December 20, 2016
Flooding – be prepared
Flooding is impossible to prevent and difficult to predict, but to try and help we’ve created a flood guide to help prepare for a flood and reduce the risk of excessive damage.
Floodwater may be contaminated, especially by untreated sewage. Contamination remains after the floodwater has gone and can be hazardous unless simple procedures are followed:
- Wear rubber boots and gloves in and around the affected property
- Wash all cuts and cover with waterproof plasters. Anyone receiving a puncture wound during flood recovery should have a doctor determine whether a tetanus booster is necessary
- Small children, pregnant women and people with health problems should avoid floodwater and flooded areas until the clean-up is complete
- However, if you do feel unwell or if you accidentally ingest (swallow) mud or contaminated water and you become ill, you should consult your doctor and telling them that your house was flooded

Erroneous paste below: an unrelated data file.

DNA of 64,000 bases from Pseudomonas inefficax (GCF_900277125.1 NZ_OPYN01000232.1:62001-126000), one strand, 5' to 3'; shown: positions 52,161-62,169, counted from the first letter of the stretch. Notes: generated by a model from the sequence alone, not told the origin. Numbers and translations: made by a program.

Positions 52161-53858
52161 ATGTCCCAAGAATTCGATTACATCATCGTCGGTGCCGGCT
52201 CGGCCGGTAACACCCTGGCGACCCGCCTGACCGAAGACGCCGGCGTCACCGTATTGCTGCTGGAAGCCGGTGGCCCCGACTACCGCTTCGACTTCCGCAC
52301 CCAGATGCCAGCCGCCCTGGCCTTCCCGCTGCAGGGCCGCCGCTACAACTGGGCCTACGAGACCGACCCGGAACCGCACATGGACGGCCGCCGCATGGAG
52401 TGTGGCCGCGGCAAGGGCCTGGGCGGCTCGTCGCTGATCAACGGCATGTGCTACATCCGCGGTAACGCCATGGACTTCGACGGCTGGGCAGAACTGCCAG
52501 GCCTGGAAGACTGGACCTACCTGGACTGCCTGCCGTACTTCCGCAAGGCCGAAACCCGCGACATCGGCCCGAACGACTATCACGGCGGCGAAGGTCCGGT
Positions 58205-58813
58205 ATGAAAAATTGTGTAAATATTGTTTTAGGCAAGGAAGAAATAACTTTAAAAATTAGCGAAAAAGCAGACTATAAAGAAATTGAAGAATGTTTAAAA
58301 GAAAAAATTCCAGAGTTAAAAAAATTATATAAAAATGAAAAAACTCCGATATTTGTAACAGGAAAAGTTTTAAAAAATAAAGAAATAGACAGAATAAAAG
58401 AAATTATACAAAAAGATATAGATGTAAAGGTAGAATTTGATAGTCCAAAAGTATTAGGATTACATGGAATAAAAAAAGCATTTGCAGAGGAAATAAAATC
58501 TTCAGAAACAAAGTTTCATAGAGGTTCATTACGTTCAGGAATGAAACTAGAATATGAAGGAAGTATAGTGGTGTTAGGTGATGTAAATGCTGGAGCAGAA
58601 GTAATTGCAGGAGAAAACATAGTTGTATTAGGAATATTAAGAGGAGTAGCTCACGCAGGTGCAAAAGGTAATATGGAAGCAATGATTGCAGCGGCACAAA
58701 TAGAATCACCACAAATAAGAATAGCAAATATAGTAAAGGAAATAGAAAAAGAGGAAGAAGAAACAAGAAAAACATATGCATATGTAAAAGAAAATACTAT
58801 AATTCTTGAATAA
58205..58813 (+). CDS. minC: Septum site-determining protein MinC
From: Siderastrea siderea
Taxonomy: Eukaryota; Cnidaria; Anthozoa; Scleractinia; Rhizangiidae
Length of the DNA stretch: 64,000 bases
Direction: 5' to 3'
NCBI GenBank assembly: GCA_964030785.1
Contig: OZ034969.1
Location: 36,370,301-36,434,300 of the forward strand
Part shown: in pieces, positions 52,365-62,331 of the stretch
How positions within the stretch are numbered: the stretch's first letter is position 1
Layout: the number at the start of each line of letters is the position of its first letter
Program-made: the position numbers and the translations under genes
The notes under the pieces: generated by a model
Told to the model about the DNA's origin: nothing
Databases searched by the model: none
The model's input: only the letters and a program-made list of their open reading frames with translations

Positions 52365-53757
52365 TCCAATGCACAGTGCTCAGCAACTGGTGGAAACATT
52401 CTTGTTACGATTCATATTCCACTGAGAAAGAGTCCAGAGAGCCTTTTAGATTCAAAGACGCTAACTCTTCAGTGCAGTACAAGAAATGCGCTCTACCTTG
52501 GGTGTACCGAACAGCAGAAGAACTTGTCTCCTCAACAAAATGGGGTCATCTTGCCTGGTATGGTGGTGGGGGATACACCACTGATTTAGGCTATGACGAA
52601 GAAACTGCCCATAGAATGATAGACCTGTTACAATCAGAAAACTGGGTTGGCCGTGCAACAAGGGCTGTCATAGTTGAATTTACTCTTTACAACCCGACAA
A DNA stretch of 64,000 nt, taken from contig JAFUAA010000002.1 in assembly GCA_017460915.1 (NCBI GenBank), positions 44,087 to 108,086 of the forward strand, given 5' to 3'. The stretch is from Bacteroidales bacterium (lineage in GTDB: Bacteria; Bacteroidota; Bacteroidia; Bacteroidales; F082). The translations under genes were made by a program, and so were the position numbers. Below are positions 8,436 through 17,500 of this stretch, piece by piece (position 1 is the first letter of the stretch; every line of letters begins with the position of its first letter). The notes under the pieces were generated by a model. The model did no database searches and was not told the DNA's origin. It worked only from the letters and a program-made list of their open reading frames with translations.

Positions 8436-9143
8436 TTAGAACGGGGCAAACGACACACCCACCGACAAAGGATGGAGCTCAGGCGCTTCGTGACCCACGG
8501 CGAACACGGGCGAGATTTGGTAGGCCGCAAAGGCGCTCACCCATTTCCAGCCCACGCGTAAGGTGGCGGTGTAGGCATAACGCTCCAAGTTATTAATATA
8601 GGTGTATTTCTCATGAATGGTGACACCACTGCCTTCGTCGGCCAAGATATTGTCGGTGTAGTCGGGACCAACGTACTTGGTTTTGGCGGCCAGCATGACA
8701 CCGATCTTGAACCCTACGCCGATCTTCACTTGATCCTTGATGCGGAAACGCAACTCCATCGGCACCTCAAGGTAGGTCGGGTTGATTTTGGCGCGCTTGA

Floodwater can damage buildings severely, particularly if it has been flowing quickly, is over 1 m deep or has been in a property for a long time.
- Before entering property that has been flooded, the building should be checked for signs of damage
- Be careful when moving any debris that may have been carried onto your property or the surrounding area. Avoid heavy objects (e.g. trees) that may be unstable and could suddenly move and trap or crush you. Do not attempt to move anything yourself that cannot be lifted comfortably
- Be careful when moving in and around property that has been flooded. Standing water and mud can hide holes, damage to structures and sharp objects. This could include uncovered manholes and drains or roads and paths, as well as broken bottles or glass. Be aware of cuts from standing or falling onto hidden hazards and slippery sediment